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GV70’s Got Quite A Radar: Rear Passenger Alert


How is the advanced rear occupant alert based on radar sensors applied to the GV70 for the first time in the world? Here's what the development researcher had to say.

Since Hyundai Motor Group introduced the world’s first Rear Occupant Alert system to mass-produced cars in 2018, the system has been applied to various mass-produced models. The upcoming Genesis GV70 will also house a rear occupant alert. However, the ‘advanced’ rear occupant alert of the GV70 uses a high-performance radar rather than an ultrasonic sensor to leap forward from the previous system. What has changed? Eung-Hwan Kim, Senior Researcher of Electronics Convenience Control Development Team explained the necessity of the rear occupant alert and the world’s first advanced rear occupant alert applied to the GV70.

Q. Why is the rear occupant alert necessary?

A cabin in a closed car can reach high temperatures depending on the external environment. Therefore, it can be very dangerous if infants, children, and pet animals who cannot open the car door by themselves are left inside for a long time. According to statistics released by ‘Kids and Cars,’ the national nonprofit child safety organization in the United States, an average of 39 infants and children per year die after being left in locked cars. The rear occupant alert is a technology developed to prevent such accidents. I think it is valuable that the advanced technology of automobiles can prevent accidents caused by the driver’s carelessness.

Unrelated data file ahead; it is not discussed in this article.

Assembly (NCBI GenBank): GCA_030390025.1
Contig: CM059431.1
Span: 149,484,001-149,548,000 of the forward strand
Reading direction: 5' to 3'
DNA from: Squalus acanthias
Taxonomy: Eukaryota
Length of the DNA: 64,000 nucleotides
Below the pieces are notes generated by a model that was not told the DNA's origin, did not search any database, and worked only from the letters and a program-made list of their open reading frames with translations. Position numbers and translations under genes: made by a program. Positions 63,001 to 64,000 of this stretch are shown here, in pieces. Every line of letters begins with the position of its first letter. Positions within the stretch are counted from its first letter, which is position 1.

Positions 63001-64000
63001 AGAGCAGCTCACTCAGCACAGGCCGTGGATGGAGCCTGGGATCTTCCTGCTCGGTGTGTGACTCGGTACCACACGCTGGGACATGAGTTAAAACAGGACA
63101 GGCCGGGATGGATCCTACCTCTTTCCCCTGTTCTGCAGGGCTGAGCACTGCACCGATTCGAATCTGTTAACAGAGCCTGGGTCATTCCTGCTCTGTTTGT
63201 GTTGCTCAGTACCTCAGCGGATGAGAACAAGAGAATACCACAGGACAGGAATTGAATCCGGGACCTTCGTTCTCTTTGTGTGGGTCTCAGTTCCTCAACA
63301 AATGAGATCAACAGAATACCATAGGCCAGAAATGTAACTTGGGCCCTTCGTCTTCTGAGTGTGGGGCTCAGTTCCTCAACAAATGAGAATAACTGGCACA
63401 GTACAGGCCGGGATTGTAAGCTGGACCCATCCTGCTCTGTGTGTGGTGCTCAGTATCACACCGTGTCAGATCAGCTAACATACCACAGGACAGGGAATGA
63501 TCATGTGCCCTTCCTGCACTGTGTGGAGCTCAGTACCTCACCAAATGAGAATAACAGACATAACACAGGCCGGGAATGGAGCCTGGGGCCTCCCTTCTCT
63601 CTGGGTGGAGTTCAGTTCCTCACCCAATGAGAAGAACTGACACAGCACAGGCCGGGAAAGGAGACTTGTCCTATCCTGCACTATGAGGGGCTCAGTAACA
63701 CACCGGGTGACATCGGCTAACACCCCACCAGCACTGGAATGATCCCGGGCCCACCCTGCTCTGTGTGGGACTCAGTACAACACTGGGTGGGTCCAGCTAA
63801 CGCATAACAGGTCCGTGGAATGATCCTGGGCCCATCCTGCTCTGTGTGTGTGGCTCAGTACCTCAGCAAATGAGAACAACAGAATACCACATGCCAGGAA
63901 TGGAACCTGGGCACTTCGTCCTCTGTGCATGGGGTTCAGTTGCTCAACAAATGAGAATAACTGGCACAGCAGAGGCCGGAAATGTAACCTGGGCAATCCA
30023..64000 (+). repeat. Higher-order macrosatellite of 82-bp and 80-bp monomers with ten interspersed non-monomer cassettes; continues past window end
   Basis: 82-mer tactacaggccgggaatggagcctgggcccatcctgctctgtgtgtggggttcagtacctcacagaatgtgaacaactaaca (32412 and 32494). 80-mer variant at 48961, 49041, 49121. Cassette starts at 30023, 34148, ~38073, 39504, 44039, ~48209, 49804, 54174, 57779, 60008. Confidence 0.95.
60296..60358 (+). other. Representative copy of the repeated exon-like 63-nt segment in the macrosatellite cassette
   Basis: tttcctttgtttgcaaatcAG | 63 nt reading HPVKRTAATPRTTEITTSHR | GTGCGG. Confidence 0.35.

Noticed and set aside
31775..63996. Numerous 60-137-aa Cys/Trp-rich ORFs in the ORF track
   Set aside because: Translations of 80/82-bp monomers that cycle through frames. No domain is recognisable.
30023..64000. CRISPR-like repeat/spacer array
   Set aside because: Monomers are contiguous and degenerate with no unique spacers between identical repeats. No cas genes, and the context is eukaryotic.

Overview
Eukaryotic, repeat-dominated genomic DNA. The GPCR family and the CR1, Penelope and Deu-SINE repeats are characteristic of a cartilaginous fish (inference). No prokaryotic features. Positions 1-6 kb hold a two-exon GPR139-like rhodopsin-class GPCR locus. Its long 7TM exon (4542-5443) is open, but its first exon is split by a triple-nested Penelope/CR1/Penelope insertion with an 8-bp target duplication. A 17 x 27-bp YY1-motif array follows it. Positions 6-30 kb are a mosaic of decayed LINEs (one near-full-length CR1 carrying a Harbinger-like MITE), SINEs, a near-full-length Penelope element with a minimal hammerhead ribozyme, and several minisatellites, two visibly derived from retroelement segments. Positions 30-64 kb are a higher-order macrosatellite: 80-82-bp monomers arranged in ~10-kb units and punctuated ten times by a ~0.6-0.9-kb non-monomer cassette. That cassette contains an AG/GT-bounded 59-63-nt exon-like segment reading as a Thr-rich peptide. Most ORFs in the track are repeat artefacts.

Q. Does the global automobile industry agree on the need for a rear occupant alert?

In the United States, it is already illegal to leave infants unattended in vehicles. Furthermore, in order to prevent such accidents, the Hot Car Act has been proposed and is pending in the Senate, allowing automakers to equip vehicles to prevent infants and toddlers from being unattended. Euro NCAP, a new vehicle evaluation program in Europe, announced that from 2023, it will establish and apply Child Presence Detection (CPD) in the child protection category. This means that additional points are given to cars equipped with technologies to monitor young passengers, such as the rear occupant alert.

Global automakers are applying safety measures such as prompting the cluster to check the rear seat when the driver is leaving the vehicle, by utilizing the use of the rear seat door without attaching a separate sensor to prevent neglect of infants in the vehicle. However, this method can be overlooked by the driver. Therefore, in recent years, automobiles are shifting toward mounting sensors that can directly detect living organisms. Hyundai Motor Group was known as an exemplary case of automobile manufacturers that carefully take care of the safety by applying a system that recognizes passengers in rear seats with ultrasonic sensors for the first time in the world. The rear occupant alert system applied to the upcoming Genesis GV70 is more advanced than before.

Q. How is the GV70’s rear occupant alert different from the existing system?

The rear occupant alert, first applied in 2018, used an ultrasonic sensor that recognizes living organisms indoors. On the other hand, a high-precision radar sensor was used for this Genesis GV70. Both systems transmit the signal from the sensor and analyze the changes in the return signal after reflected by living organisms to determine whether there is motion. However, in the case of a high-precision radar sensor, a very high frequency can be used to detect minute movements of an object. In addition, there is an advantage in that it is not significantly affected by external vibration or noise, and thus can be analyzed more precisely.

Q. What are the technical advantages of high-performance radar?